The aforementioned procedures were repeated with another pus sample collected from the same patient on the second consecutive day, which gave exactly the same result. The sample was repeated to rule out the possibility of contamination. Isolation of the same organism in pure culture indicated its role in causing the disease.
C. violaceum is found in the soil and water of tropical and subtropical areas like India, Malaysia, Trinidad. It is a bacterium of low virulence causing occasional localized infection. In immunocompromised individual the localized lesion might lead to septicaemic infections with abscesses in multiple internal organs, urinary tract infection and diarrhoea. Mortality rate is very high for patients with disseminated infections.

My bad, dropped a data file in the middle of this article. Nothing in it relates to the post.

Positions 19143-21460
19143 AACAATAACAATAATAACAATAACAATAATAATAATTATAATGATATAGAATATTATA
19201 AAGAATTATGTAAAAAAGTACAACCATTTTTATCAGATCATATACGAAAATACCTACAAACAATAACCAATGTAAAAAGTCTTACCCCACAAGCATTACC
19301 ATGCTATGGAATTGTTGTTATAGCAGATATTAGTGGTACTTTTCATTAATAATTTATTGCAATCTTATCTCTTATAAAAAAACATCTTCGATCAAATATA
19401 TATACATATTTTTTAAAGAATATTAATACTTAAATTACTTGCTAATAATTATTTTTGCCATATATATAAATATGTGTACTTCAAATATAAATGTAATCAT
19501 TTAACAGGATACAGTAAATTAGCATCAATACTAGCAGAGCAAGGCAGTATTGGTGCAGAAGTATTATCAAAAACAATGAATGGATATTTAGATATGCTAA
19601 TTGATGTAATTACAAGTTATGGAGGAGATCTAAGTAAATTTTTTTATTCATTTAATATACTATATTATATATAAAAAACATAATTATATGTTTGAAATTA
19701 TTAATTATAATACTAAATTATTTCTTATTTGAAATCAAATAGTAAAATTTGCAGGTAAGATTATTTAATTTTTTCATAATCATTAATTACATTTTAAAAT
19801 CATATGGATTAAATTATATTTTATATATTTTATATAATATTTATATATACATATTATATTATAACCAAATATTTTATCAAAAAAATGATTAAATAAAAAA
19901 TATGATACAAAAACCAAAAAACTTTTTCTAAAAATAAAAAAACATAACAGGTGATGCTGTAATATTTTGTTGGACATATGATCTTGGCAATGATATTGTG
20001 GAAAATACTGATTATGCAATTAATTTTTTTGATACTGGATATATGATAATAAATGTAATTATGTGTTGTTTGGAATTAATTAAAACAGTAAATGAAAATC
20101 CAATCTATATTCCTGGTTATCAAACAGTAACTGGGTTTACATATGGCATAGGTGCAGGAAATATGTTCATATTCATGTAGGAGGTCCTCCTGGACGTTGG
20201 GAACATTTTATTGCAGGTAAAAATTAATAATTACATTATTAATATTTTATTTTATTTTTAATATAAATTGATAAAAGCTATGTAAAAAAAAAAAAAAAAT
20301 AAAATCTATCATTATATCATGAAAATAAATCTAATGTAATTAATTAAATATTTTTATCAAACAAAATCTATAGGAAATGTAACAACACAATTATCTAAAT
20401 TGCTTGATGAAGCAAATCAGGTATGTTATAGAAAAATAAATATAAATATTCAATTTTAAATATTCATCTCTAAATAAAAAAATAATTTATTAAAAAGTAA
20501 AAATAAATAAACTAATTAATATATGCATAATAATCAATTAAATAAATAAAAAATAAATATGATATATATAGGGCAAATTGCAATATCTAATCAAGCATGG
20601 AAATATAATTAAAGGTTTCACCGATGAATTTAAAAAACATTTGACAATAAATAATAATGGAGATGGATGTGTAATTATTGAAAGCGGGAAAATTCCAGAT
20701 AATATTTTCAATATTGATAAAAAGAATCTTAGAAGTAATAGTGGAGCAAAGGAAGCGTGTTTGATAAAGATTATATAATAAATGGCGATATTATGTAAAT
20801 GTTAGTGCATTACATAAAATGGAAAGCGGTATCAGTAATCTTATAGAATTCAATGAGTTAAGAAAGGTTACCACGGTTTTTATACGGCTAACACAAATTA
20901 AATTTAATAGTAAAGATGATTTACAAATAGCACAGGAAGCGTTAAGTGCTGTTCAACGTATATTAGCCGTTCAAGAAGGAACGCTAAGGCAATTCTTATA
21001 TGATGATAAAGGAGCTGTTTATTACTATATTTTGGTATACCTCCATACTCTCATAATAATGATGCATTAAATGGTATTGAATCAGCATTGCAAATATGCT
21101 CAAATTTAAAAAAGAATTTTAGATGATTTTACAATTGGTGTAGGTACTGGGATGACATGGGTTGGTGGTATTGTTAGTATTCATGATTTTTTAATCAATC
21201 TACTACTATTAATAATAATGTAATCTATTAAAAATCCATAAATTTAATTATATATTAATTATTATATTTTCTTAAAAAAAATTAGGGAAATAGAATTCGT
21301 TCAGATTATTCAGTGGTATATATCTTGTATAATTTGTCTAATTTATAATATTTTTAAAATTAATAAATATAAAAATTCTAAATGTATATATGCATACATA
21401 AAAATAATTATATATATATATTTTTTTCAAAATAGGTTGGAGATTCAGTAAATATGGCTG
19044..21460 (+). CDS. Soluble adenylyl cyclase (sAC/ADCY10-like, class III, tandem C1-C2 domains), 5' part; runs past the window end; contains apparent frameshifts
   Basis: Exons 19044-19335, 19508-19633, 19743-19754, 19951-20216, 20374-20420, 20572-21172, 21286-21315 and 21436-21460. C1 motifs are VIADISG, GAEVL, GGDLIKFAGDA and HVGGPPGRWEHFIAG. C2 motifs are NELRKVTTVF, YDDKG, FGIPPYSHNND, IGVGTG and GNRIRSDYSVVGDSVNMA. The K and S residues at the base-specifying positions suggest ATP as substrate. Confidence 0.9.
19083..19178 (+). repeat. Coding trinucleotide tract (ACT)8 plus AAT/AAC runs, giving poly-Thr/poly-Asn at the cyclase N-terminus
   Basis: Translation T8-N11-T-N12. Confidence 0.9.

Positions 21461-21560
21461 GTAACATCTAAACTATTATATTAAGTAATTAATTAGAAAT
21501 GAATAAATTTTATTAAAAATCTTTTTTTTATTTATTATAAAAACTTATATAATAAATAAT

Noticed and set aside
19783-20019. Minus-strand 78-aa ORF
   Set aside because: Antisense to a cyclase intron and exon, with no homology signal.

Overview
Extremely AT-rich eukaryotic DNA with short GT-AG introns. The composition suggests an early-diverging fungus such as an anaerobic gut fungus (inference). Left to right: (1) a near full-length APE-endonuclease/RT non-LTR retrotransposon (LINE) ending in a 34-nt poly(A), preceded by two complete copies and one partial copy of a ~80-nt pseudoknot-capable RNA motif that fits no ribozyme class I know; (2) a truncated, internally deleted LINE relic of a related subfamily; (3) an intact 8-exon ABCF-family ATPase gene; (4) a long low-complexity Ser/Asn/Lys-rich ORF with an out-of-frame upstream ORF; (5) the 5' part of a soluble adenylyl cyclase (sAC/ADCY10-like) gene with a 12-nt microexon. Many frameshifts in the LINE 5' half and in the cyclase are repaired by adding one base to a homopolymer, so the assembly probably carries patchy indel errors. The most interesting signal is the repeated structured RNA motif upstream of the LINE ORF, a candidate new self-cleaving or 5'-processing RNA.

The present study reports wound infection by C. violaceum, which probably originated from soil contamination of the wound. The patient was otherwise healthy and had no history of diabetes mellitus or other compromising illnesses. Fortunately the infection was confined to the local wound without dissemination. Other initial laboratory findings were blood leucocyte total count, 18,600 cells/L (80% neutrophils, 18% lymphocytes, 1% eosinophil, and 1% basophil); erythrocyte sedimentation rate (Westerngreen method) was 18 mm/hour; and fasting blood sugar level, was 94 mgm%. Although initially the response with commonly used antibiotics was very poor, yet the patient responded well and was cured completely when appropriate antimicrobial was started. Although rare, C. violaceum has been reported in other studies, to cause localized lesion leading to systemic infections including septicaemia, brain abscess, multiple organ abscess and diarrhoea if left untreated.[3],[4],[5]